We have no way of knowing now if Mary’s elevation to the highest degree of holiness is the consequence of fresh factual information unavailable to the earlier New Testament writers, or the result of insight, inspiration, deepening piety, or a yearning for a feminine face of God.  And it seems not to matter.

The French philosopher Paul Ricouer warns us that when we come to such a story as this we should be suspicious of our impulse to project on it our own cynicism or fancies and secondly he cautions that we also have to forget our theologizing and critiquing and adopt an almost childish innocence in order to make ourselves available to a text’s scenes and symbols so that they can have their intended effect on us.  Each of the evangelists, after all, was writing for the heart, not the head.  Each was trying in his gospel to communicate overwhelming, world-changing feelings of awe, reverence, gratitude, and continuing need for Christ, who taught us the value of holy obedience and submission to Love.  In the girl from Nazareth we see the source of that willingness and vulnerability.

While Luke describes Zechariah and Elizabeth in glowing terms (“righteous … living blamelessly”), Mary is simply “a virgin.” She is not described as extraordinarily holy but a rather ordinary person like each of us. Mary’s life was moving along a quiet, ordinary path of an arranged marriage. God, however, works wonders in every place, at the centers of power and in distant corners, at center stage of the world’s attention and on what we would call the margins. Ashley Cook Cleere writes: “The tendency to think that leading unassuming lives in out-of-the-way places isolates us from the extraordinary is debunked by Mary’s surprise visitor.

 

Not that being an “ordinary” girl in a small village makes Mary without spirit or strength. William Brosend sketches a somewhat different picture of the traditional Mary, meek and mild: “Mary’s responses throughout are more fearless and less humble than is sometimes appreciated. Perplexity at the appearance of an angel seems entirely appropriate, even more so when the angel begins the conversation with a proclamation of divine presence and an assumption of human fear. Give the girl a chance, Gabriel! Her question is not an expression of doubt but an effort to understand the extraordinary words of the angel.” We read this account only once every three years in the lectionary, but it’s a familiar and beloved story, even though it perplexes us, too. The dialogue is spare, and we never really know for sure what Mary is thinking or feeling, at least until she sings her song of joy at Elizabeth’s house.

We might wrestle a bit with the question of Mary’s acceptance, or is it surrender? And what is she accepting, an invitation, a request, or simply information about what’s going to happen to her, and is it a good thing that’s about to happen? In her lovely sermon on the text, “Mothers of God,” Barbara Brown Taylor observes, “The angel did not ask her how that sounded to her and whether she would like to try out for the role; he told her.” Gabriel twice recognizes Mary as “favored,” but then offers what Alan Culpepper calls “a strange blessing.” We thank God for our blessings and believe, Culpepper says, “that those whom God favors will enjoy the things we equate with a good life: social standing, wealth, and good health. Yet Mary, God’s favored one, was blessed with having a child out of wedlock who would later be executed as a criminal. Acceptability, prosperity, and comfort have never been the essence of God’s blessing.” Culpepper’s claim directly contradicts prosperity theology, but then, so does Mary’s life, rich in “strange” blessings.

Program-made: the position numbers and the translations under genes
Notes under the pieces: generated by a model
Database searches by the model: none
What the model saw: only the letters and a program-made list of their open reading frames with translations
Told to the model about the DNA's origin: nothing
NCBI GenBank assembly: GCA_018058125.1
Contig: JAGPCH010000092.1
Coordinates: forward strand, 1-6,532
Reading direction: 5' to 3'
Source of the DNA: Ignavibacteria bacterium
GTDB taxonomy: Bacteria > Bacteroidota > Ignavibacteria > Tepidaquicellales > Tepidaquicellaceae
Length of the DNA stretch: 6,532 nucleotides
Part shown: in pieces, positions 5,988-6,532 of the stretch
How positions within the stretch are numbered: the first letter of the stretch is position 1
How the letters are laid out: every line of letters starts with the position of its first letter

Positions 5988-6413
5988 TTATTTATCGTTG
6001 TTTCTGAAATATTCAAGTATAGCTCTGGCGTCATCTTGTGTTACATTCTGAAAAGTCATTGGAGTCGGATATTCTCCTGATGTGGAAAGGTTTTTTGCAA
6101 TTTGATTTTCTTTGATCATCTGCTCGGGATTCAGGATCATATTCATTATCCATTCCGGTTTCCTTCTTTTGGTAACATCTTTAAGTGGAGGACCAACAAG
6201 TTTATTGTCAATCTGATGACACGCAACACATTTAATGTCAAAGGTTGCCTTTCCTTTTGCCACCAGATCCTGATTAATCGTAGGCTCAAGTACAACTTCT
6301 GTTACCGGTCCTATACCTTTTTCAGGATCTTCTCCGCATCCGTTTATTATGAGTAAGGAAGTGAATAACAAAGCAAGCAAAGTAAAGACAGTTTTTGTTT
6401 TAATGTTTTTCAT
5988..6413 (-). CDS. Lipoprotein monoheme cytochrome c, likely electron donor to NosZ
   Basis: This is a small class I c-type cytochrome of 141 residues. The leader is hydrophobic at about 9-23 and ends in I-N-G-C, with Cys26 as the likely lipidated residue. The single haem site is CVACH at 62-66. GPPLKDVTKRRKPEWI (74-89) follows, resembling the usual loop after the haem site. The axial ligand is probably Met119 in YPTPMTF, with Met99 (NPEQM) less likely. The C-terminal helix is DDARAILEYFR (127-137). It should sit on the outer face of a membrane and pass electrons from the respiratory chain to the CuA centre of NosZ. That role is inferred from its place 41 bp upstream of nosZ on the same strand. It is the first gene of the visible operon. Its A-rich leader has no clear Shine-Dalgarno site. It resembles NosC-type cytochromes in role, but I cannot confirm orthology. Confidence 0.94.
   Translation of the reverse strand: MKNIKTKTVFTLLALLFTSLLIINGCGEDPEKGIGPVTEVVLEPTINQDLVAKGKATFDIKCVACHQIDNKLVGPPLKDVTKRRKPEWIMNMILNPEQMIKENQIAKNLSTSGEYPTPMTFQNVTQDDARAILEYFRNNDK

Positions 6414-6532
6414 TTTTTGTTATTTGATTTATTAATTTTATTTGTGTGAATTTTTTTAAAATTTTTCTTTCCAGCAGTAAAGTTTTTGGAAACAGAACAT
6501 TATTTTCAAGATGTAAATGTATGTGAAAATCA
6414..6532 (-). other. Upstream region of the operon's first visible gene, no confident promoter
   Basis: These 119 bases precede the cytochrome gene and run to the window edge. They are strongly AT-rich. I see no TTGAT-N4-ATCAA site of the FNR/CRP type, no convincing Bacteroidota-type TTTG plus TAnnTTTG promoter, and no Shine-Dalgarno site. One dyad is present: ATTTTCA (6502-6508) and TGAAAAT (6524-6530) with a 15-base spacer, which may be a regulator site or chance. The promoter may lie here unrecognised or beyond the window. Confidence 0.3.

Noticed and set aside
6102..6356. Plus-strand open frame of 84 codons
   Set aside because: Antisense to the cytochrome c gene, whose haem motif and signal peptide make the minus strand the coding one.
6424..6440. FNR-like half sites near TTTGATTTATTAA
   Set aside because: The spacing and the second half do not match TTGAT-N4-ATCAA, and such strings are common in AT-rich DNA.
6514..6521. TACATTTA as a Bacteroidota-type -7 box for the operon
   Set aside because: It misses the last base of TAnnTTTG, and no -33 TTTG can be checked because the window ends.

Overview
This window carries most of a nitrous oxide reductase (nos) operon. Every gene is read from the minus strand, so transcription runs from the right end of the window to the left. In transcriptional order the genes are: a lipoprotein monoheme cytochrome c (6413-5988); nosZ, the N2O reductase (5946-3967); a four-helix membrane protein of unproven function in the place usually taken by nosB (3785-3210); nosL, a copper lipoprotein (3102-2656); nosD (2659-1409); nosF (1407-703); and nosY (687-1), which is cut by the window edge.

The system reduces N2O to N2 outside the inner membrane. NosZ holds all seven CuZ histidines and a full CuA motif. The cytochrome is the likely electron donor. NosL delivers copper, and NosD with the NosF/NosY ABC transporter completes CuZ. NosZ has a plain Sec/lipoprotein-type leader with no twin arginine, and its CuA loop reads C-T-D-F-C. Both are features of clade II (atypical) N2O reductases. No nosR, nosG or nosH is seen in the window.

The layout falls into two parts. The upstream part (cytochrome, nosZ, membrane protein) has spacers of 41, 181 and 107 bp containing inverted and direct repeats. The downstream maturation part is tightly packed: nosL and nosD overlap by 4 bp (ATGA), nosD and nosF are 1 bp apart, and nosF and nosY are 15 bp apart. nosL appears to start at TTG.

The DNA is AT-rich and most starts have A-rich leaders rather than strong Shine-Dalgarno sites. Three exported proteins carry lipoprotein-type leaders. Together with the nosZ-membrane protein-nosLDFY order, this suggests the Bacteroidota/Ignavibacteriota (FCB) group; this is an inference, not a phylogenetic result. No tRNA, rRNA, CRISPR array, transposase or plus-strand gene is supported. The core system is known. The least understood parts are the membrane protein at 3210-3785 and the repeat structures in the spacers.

“It is tempting,” Kimberly Bracken Long writes, “to imagine that the human predicament whether we define that as the state of our warring world or the state of our broken lives, can never be healed or overturned. Yet Luke tells us that not only is redemption possible, it has already happened. Because of the birth, life, death, and resurrection of Christ, the holy continues to break into our lives, to bring us closer to the completion of creation and the already-and-not-yet reign of God.”

Perhaps Dianne Bergant’s reflection brings us most elegantly to the closing edge of Advent, longing toward Christmas and its own promises: “According to ancient Christian writers, God waits for Mary’s yes; creation waits; Adam and Eve wait, the dead in the underworld wait; the angels wait; and so do we. With Mary’s yes, hope is enlivened and history is changed. There is an unimaginable future for all people, a future that comes from God.  Barbara Brown Taylor addresses with great insight the question of Mary’s “choice,” her freedom to respond in this most unusual situation, and our freedom as well. The angel announced the impending birth and didn’t ask Mary for her assent, but there is a choice for Mary, “whether to say yes to it or no, whether to take hold of the unknown life the angel held out to her or whether to defend herself against it however she could.” We have a similar choice in our own lives, Taylor says: “Like Mary, our choices often boil down to yes or no: yes, I will live this life that is being held out to me or no, I will not; yes, I will explore this unexpected turn of events, or no, I will not.” You can say no to your life, Taylor says, “but you can rest assured that no angels will trouble you ever again.” And then she takes a bold turn that calls for courage on our part, if we say yes to our lives: “You can take part in a thrilling and dangerous scheme with no script and no guarantees. You can agree to smuggle God into the world inside your own body.” As Meister Eckhart said: “We are all meant to be mothers of God.” How are you bearing God in this world?

 

 

 

 

Advertisements
This entry was posted in Pastor's Page. Bookmark the permalink.